> of paper and label them Spring, Early Summer, M/L Summer and Fall. Circles
> are the plants, they are colored in with their bloom color on the
> corresponding sheet and are colored in green on the sheet when not in bloom.
> It's worked well for me.

  See, what we need is somthing to show in semi realism what changes
might look like.  Not everyone can visualize with their mind what
somthing looks like on a sheet of paper.  Just as some people like to
get a walk thru of their house before its built, i'd like to be able
to show people what their yard would look like before its done.

Yours,

k31

 
 
 

looking for landscaping software...

Post by Warre » Wed, 02 Apr 2003 15:33:59


Quote:

>   See, what we need is somthing to show in semi realism what changes
> might look like.  Not everyone can visualize with their mind what
> somthing looks like on a sheet of paper.  Just as some people like to
> get a walk thru of their house before its built, i'd like to be able
> to show people what their yard would look like before its done.

Unfortunately, the best programmers haven't see sunlight since they
graduated from high school, and aren't even aware that different plants
are in bloom at different times.

(Ooops! Did I say that out loud?)

--
Warren H.

==========
Disclaimer: My views reflect those of myself, and not my
employer, my friends, nor (as she often tells me) my wife.
Any resemblance to the views of anybody living or dead is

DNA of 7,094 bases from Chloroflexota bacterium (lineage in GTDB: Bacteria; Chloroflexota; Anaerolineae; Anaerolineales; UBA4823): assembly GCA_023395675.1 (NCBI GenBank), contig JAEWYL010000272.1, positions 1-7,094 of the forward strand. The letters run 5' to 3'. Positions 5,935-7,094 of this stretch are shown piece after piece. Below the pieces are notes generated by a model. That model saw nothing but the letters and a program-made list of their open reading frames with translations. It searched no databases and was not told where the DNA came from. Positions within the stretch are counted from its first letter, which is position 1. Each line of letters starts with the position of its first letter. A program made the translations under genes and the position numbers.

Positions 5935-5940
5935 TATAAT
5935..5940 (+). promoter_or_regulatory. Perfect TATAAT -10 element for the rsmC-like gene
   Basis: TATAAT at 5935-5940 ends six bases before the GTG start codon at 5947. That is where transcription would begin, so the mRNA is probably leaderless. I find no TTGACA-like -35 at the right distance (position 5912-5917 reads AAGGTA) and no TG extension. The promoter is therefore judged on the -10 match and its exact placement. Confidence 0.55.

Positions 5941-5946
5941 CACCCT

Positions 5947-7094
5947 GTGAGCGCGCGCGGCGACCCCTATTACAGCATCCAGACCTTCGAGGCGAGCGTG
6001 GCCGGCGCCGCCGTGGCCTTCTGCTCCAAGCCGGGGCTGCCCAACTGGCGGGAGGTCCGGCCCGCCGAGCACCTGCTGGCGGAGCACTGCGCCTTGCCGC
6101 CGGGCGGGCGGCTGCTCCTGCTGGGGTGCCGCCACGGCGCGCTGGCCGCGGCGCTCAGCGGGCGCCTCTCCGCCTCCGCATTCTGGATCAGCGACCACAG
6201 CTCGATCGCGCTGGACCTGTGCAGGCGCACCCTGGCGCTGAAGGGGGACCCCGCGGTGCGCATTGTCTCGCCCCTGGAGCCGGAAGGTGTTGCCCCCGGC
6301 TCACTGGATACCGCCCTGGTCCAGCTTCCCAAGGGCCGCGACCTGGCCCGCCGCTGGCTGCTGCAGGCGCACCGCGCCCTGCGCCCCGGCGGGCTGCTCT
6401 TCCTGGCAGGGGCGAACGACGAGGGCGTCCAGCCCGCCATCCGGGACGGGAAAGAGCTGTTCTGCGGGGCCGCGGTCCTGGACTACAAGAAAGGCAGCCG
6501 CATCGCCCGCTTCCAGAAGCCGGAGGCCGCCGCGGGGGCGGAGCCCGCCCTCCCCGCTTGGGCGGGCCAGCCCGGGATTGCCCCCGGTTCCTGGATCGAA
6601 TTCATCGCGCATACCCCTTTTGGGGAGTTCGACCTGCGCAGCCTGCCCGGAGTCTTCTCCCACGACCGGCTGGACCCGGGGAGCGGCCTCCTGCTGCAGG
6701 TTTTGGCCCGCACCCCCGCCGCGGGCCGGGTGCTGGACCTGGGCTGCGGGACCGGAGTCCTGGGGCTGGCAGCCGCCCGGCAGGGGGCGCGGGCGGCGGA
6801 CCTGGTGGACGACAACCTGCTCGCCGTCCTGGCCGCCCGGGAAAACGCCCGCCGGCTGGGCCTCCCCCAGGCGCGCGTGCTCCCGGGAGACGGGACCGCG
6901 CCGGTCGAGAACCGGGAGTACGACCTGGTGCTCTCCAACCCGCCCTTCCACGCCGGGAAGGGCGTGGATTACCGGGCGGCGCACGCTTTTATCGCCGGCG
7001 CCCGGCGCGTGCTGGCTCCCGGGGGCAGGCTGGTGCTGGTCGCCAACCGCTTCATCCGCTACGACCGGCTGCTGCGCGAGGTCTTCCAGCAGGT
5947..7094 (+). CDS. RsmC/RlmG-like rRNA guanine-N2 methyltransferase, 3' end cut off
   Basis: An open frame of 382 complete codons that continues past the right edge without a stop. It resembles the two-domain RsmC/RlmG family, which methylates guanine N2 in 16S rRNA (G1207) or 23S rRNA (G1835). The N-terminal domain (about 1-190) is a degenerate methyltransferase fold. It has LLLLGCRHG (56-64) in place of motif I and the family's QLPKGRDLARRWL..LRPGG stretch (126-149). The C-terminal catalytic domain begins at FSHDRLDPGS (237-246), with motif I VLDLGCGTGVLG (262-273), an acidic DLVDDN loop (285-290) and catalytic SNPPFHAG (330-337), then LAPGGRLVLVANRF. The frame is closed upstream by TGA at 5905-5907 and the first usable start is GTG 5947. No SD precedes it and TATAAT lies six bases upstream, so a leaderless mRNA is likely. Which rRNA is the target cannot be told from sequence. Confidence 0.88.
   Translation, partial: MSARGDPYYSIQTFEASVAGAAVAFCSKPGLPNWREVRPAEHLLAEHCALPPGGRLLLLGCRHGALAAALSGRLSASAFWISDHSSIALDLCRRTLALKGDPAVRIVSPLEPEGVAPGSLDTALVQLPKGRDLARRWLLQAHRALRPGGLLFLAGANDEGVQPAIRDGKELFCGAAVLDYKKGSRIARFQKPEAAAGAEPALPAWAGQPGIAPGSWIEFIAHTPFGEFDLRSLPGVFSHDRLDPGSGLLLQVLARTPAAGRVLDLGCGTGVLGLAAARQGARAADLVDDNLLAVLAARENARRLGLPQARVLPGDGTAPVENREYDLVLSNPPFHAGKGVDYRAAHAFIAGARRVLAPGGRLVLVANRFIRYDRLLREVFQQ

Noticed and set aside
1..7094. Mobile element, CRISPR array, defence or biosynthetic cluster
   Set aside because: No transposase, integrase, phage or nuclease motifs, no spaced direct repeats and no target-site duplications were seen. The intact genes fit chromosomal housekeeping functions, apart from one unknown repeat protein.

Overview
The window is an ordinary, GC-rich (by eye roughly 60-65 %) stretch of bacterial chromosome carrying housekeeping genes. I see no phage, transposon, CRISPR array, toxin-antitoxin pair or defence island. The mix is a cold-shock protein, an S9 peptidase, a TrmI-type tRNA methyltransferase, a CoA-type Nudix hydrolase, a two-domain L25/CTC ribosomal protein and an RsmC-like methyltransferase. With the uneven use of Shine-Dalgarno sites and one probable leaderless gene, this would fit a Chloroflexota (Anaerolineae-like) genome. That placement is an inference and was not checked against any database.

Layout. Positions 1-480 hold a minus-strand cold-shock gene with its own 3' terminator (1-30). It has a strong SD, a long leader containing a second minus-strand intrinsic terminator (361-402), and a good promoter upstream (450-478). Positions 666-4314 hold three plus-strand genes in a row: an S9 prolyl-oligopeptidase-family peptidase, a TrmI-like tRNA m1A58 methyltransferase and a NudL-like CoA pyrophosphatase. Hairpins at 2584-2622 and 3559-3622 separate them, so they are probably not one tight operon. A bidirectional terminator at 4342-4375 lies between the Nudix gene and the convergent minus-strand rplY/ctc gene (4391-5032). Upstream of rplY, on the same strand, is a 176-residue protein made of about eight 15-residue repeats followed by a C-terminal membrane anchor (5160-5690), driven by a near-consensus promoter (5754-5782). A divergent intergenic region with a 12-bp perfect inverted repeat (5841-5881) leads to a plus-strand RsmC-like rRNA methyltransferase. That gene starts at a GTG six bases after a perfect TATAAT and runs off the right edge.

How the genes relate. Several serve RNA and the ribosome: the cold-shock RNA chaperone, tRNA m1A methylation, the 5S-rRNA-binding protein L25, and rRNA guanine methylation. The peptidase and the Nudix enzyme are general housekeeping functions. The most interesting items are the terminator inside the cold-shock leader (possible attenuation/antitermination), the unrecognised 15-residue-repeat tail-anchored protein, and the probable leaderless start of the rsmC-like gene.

coincidental. No animals were hurt in the writing of this
response -- unless you count my dog who desperately wants
to go outside now.

 
 
 

looking for landscaping software...

Post by KrisHu » Wed, 02 Apr 2003 20:15:20




Quote:
> > There has been considerable discussion on garden software over the past
few
> > years and the consensus is it doesn't exist--yet.

> > I've used Sierra and Broderbund, both stink. Sierra crashes a lot and
both
> > are OK if you are designing a whole landscape of trees and bushes, but
> > absolutely stink when trying to design perennial beds and/or vegetable
> > gardens.

> > Paper and colored pencils really are better. For each bed, I take 4
pieces
> > of paper and label them Spring, Early Summer, M/L Summer and Fall.
Circles
> > are the plants, they are colored in with their bloom color on the
> > corresponding sheet and are colored in green on the sheet when not in
bloom.
> > It's worked well for me.

>   See, what we need is somthing to show in semi realism what changes
> might look like.  Not everyone can visualize with their mind what
> somthing looks like on a sheet of paper.  Just as some people like to
> get a walk thru of their house before its built, i'd like to be able
> to show people what their yard would look like before its done.

> Yours,

> k31

That would be nice.

Sierra's walkthrough is so cartoony and the flowers look *nothing* like the
plant it's supposed to represent.

Why programmers won't get a good program together? Soooo many people would
buy it.

I hear Flowerscape is ok but has a very limited list of plants.

--
Kristen
Zone 6, SE NY